Sunday, July 3, 2011

I'm in Jail...

There are certain hazards to going to museums build in former county jails.  If you touch the wrong display, you could end up incarcerated overnight, locked up by an elderly volunteer who will regale you with stories of the town's history and strange anecdotes that make little sense.

You see, that is what happened to me, when I visited the Gallatin County Museum and Historical Society. While taking a picture of Montana agates, I must have pissed off someone, because, after a quick jab to the head, I blacked out and found myself here.


At first I was disoriented. Left with a tin cup, I rattled it against the bars of my cell until they finally gave me confinement that had a bathroom. And man did I need it. But let's not discuss those details. 


There I met my cellmates, "Bad Hair" Wally and a particularly stiff figure who only called himself, "Tan." I thought Tan and I would get along great, because, well I he sounded like he had an Asian name, just like me. But he didn't move to much. Neither did Bad Hair Wally. They just laid there on their bunks while I was forced to sleep on the hard concrete floor for the night. 


Turns out Tan was a ground squirrel smuggler. He had been wanted in Big Sky for many months for ruining their golf courses by bringing hundreds of ground squirrels to the greens which dug up the golf course making it virtually impossible for all of the wealthy tourists to do anything except drive around in golf carts and complain about how their taxes were too high.  Bad Hair Wally is the most notorious wig thief west of Billings known for stealing wigs off the heads of cancer patients and octo-genenarian church going women. I am not certain why they were so quiet, so sedate, but I thought it had to do with the food the museum/jail volunteer tried to feed us. I refused to eat any because, well, I didn't want to end up like them.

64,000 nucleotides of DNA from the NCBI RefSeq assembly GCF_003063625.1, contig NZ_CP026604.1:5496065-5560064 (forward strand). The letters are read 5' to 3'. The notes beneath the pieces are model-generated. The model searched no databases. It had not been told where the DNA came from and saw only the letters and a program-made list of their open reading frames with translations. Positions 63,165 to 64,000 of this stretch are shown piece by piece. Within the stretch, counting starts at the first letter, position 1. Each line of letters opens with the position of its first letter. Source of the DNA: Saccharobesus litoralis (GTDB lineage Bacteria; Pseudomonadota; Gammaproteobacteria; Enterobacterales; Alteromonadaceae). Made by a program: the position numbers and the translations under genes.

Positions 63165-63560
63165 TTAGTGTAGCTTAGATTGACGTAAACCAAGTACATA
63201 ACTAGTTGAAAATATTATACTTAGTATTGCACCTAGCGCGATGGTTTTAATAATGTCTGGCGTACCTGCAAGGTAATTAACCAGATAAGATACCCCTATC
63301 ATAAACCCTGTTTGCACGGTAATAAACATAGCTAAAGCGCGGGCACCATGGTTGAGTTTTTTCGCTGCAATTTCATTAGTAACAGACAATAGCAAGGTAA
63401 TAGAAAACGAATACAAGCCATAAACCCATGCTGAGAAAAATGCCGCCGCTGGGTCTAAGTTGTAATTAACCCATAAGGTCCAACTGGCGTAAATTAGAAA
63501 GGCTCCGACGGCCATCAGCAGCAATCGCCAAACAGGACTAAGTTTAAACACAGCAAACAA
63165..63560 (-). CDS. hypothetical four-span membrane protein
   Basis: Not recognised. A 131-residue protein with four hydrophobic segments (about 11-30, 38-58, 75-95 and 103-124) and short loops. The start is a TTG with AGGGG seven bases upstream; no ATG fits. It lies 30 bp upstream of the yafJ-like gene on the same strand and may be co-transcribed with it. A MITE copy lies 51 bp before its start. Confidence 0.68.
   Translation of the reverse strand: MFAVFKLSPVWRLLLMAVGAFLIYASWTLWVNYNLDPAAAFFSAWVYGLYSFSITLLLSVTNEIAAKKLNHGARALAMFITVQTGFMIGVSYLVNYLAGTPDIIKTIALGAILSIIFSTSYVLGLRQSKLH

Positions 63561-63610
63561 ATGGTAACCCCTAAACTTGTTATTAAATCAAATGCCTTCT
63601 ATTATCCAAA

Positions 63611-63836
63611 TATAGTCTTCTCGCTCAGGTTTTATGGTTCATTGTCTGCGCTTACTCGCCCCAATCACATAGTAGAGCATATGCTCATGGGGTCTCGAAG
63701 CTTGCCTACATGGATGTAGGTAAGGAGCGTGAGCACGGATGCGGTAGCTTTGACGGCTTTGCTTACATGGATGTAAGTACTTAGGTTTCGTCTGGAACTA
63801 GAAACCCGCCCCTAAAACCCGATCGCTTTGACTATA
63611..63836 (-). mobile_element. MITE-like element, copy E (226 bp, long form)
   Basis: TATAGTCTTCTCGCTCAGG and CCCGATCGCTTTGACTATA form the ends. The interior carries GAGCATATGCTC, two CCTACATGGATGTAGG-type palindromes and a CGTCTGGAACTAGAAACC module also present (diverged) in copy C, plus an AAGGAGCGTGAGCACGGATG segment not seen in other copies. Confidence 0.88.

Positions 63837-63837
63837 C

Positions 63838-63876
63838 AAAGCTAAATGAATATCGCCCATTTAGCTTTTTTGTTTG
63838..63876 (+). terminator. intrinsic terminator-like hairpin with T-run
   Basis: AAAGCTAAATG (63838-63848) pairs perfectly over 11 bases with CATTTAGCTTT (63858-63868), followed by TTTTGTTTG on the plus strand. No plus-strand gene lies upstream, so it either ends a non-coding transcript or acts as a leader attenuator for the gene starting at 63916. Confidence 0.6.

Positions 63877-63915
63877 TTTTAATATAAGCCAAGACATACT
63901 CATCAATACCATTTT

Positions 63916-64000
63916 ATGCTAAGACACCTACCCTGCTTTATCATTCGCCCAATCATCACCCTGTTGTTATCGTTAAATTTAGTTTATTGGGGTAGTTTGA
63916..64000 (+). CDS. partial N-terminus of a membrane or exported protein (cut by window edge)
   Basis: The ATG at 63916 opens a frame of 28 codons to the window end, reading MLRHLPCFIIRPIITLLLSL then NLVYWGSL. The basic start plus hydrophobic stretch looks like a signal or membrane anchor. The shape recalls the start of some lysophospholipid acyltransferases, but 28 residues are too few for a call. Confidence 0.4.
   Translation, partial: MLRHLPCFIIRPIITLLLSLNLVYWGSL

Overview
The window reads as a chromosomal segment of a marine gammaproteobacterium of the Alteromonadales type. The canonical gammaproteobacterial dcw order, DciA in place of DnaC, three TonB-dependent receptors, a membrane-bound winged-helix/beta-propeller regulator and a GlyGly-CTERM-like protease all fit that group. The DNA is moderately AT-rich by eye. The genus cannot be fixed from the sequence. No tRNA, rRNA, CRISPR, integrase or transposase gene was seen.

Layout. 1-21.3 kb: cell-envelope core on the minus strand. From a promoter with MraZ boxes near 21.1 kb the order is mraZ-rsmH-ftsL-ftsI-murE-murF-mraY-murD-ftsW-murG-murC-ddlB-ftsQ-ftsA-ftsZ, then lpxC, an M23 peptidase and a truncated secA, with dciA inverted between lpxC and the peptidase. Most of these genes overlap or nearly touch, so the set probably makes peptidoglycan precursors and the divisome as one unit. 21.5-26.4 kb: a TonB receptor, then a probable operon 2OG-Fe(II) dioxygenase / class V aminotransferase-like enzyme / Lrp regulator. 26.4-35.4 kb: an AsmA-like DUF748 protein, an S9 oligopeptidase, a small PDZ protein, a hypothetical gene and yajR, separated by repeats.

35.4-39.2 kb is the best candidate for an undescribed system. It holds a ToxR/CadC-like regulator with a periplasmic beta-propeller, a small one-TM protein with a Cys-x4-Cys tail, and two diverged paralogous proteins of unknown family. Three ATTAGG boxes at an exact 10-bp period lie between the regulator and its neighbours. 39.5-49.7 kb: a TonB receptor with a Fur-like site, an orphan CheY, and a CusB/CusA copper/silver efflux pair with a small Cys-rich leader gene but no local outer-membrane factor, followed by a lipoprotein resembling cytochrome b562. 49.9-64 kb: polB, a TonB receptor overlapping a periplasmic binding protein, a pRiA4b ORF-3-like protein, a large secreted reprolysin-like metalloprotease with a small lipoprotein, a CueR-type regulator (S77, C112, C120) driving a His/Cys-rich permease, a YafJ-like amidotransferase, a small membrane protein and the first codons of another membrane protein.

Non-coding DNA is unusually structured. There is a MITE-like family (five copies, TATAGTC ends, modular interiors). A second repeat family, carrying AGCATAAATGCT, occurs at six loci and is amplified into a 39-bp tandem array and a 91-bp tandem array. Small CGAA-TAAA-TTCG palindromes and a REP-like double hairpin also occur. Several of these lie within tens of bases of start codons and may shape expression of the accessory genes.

I knew I had to plan my escape.

Fortunately, I could see a display within reach of my cells containing all the keys. I thought they might be the means for me to break free and get Tan and Wally out as well. 

Being a museum first and jail second, everything was properly labeled, and so I knew that when I saw this display from my cell, I was closer to salvation. Using ninja skills, I honed in the alleyways of Portland, I deftly gathered the keys and unlocked my cell. Wally and Tan, refused to move. Stockholm syndrome had taken effect during this time in the Bozeman museum/jail. I can't blame them. The displays were so cute, so historic, so nicely presented. I could stay here for at least another hour as well. 

First things first, remove the shackles that confined me, and place them properly back in their display as if no one had known they were missing.

Second things second, contemplate arming myself incase the volunteer/warden had gathered reinforcements for my inevitable breakout. 


And so I write this post on the lam. A rogue group of volunteer historians have been seeking me out using small lap dogs and GPS systems that their grandchildren have yet to teach them how to use. It has been two weeks now. And while the mountains around Bozeman are good for hiding, I fear bears, cougars, and joggers on the trails.  My food is almost out, and I don't know how long I will have a wi-fi signal. I fear what will happen when I venture closer to town when I finally need the essentials of beef jerky, ginger ale, and toilet paper.


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